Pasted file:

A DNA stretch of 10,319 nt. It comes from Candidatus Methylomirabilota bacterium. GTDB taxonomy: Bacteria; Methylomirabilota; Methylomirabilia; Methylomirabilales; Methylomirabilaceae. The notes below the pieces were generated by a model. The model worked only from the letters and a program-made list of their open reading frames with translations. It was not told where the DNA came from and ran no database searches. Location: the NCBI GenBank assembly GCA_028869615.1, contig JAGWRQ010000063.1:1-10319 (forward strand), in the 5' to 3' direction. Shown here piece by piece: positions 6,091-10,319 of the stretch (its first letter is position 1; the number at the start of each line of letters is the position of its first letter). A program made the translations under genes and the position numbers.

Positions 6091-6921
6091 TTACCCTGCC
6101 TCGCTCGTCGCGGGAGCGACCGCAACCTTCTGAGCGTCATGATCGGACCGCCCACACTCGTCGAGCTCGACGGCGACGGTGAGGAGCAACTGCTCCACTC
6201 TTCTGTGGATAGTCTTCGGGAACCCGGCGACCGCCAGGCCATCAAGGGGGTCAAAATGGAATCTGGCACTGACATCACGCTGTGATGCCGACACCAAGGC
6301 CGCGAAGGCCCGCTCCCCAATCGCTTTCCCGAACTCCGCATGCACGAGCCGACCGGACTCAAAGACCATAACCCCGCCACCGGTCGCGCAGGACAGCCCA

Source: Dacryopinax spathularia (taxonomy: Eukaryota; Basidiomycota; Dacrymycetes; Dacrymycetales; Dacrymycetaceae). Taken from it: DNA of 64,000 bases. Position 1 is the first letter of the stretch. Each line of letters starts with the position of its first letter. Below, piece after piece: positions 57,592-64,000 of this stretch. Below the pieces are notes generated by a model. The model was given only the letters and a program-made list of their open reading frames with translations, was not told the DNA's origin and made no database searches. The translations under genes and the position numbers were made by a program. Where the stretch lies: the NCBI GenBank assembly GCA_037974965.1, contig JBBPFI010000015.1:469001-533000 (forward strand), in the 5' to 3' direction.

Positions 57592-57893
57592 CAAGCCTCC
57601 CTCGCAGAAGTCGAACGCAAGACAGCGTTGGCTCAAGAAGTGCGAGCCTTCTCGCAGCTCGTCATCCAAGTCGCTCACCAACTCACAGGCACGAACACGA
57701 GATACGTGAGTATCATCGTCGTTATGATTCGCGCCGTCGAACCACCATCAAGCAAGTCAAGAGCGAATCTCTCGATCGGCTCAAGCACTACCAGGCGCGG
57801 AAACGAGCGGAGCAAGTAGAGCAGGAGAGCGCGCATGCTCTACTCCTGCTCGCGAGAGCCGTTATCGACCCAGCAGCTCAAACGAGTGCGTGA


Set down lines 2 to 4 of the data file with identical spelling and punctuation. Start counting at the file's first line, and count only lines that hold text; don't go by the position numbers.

Positions 6091-6921
6091 TTACCCTGCC
6101 TCGCTCGTCGCGGGAGCGACCGCAACCTTCTGAGCGTCATGATCGGACCGCCCACACTCGTCGAGCTCGACGGCGACGGTGAGGAGCAACTGCTCCACTC